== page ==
When a couple has been married for fifty years, it’s only natural that they’d spend the night of their fiftieth anniversary reminiscing about the past. But Larry Stevens (Dick Powell) has the most interesting story of all time to look back on: how he used to be able to get tomorrow’s news today. When Larry was younger, he worked at The Evening News as an obituary writer and eventually worked his way up to regular reporter. He’s so eager to make it as a reporter that he tells his friends that he’d gladly trade ten years of his own life just to be able to get tomorrow’s news today. When Pop Benson hears him say this, he tells him how dangerous it could be to know the future. Larry and his friends drop the conversation and head out of the offices. As they’re walking along, they see a sign at a nightclub for Oscar Cigolini the fortune-teller and they decide to go inside and catch his act. Oscar performs with his niece Sylvia (Linda Darnell), and when Larry sets eye on her, it’s love at first sight and he invites her to lunch. After the guys leave the nightclub, Larry runs into Pop again and Pop gives Larry a copy of the newspaper. Thinking nothing of it, Larry just puts it in his pocket and forgets all about it. The next day, a friend of his sees the paper in his pocket and borrows it to look at the job listings. But after a few minutes, Larry realizes that the paper Pop gave him the night before is full of news that hasn’t actually happened yet.
One of the stories in the paper is that the opera house box office is going to be robbed that afternoon. When he gets to the office, Larry begs his editor Gordon to let him cover the concert being held there. When Sylvia shows up for their date, he brings her along to the concert and sure enough, the box office is robbed while they’re there. Before they left for the concert, Larry had copied down the article from the paper so he arrives back at the office a mere ten minutes after the robbery with the article ready to go. Gordon is rightfully skeptical about this, but then Inspector Mulrooney confirms it. But then Inspector Mulrooney is suspicious about how Larry knows so much about the robbery and Sylvia tells him that she predicted it. And to prove it, she predicts that a woman will attempt suicide by jumping off a bridge.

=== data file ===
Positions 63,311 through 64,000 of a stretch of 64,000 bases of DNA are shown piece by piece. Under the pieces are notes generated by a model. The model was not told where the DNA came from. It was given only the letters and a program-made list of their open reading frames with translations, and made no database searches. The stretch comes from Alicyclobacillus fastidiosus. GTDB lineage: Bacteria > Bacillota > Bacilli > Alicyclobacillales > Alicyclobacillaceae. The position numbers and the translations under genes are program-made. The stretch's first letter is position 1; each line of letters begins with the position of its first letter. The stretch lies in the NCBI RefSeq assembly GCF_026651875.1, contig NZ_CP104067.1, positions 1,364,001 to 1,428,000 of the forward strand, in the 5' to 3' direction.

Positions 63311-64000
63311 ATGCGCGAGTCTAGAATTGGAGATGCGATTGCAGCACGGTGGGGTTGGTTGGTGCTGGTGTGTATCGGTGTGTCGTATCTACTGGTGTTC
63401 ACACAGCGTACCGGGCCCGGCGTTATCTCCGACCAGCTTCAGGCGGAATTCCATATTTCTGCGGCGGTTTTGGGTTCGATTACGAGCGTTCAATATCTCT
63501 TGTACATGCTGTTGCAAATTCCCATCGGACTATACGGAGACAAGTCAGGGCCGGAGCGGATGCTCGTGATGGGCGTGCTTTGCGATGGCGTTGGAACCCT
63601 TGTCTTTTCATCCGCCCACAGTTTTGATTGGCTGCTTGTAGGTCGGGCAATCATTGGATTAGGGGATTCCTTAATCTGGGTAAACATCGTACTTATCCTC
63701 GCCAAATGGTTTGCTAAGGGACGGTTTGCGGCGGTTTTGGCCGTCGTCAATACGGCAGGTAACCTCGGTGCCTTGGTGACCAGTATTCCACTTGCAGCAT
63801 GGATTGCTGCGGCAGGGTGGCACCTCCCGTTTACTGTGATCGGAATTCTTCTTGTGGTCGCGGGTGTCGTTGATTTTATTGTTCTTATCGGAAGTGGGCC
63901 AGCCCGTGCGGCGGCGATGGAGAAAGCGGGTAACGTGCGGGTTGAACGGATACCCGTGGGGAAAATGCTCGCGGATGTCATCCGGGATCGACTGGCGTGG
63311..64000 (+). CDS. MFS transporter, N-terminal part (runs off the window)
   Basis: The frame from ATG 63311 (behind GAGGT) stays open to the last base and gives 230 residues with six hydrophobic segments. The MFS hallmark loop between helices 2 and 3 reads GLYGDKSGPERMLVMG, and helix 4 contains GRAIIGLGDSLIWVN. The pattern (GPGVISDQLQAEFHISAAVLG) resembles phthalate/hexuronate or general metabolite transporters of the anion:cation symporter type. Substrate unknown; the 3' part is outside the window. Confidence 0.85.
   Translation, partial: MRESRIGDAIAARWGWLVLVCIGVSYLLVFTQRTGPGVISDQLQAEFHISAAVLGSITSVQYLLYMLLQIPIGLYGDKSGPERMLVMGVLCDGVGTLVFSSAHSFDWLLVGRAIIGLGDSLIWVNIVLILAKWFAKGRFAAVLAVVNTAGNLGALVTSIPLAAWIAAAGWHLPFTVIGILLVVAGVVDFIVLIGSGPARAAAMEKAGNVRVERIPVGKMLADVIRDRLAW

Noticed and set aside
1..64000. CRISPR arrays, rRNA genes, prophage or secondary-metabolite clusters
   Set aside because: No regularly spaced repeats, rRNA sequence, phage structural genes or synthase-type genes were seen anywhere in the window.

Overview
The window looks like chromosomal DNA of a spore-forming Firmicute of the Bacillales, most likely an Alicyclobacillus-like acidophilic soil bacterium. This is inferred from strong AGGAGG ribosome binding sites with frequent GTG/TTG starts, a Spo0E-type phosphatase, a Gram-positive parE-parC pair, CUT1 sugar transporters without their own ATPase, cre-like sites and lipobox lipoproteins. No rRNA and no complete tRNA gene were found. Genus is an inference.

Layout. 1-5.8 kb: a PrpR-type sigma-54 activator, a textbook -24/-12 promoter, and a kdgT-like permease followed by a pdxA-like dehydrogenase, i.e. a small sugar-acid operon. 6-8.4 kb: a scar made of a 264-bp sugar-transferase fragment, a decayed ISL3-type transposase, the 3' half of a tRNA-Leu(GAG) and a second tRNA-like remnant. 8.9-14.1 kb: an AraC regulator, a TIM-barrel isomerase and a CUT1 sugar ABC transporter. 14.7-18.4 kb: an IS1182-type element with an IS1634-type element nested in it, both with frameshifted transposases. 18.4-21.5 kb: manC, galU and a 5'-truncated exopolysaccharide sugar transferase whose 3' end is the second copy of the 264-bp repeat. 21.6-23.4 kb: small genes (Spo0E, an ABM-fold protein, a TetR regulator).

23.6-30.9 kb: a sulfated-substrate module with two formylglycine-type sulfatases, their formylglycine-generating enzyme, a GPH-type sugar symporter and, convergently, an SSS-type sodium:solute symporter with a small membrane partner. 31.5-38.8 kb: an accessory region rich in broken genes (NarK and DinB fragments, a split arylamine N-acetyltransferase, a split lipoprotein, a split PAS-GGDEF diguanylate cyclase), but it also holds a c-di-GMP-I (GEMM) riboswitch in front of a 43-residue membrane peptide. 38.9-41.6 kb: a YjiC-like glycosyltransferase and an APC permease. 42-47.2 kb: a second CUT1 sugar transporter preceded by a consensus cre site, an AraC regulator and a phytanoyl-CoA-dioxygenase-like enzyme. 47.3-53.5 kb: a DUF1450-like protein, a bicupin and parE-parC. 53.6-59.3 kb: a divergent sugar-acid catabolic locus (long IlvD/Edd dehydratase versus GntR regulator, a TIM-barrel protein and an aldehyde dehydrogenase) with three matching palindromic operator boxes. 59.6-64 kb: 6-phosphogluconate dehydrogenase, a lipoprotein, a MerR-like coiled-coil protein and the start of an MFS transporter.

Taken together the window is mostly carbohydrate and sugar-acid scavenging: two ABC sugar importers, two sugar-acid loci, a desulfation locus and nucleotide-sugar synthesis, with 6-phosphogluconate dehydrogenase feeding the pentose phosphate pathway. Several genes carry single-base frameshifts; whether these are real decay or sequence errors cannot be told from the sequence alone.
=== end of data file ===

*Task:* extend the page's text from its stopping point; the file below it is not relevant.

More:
When Larry gets another newspaper from the future from Pop, he tells the police where to find the robbers and gets to the bridge just after a woman has jumped in. After he dives in after her, he realizes the woman was really Sylvia, who jumped in just to make her own prediction come true. When Larry starts telling his fellow reporters that he can see the future, his friends tell him to put his money where his mouth is and tell them which horses are going to win at the racetrack tomorrow. Larry gets another paper from Pop and, thinking he’s going to make a fortune at the racetrack, proposes to Sylvia. But when Larry looks a little more closely at the paper, he finds out that he will be shot to death in a hotel tomorrow. He still goes to the racetrack, wins a fortune, and marries Sylvia anyway, but one of his bookie’s minions isn’t too happy about Larry winning so much money and robs him. When Larry gets to the hotel he’s supposed to die in, he runs into the guy who robbed him and chases him down. The two get into a huge fight that ends with the bookie’s cohort being shot down by police. But because he has Larry’s wallet on him, they mistakenly think they killed Larry. Larry and Sylvia go on to live a long and happy life together and live to celebrate their golden anniversary.
By now, the idea of a movie about someone who can get tomorrow’s news today really doesn’t seem like a terribly unique idea. In the time since it was released in 1944, the show Early Edition has used the same general concept and there was a similar episode of The Twilight Zone. But even if it doesn’t feel terribly original to viewers nowadays, it’s still a pretty interesting movie. Dick Powell and Linda Darnell were good in it, it’s well-directed, and the story is good. I wouldn’t call it one of my favorites, but it is worth watching.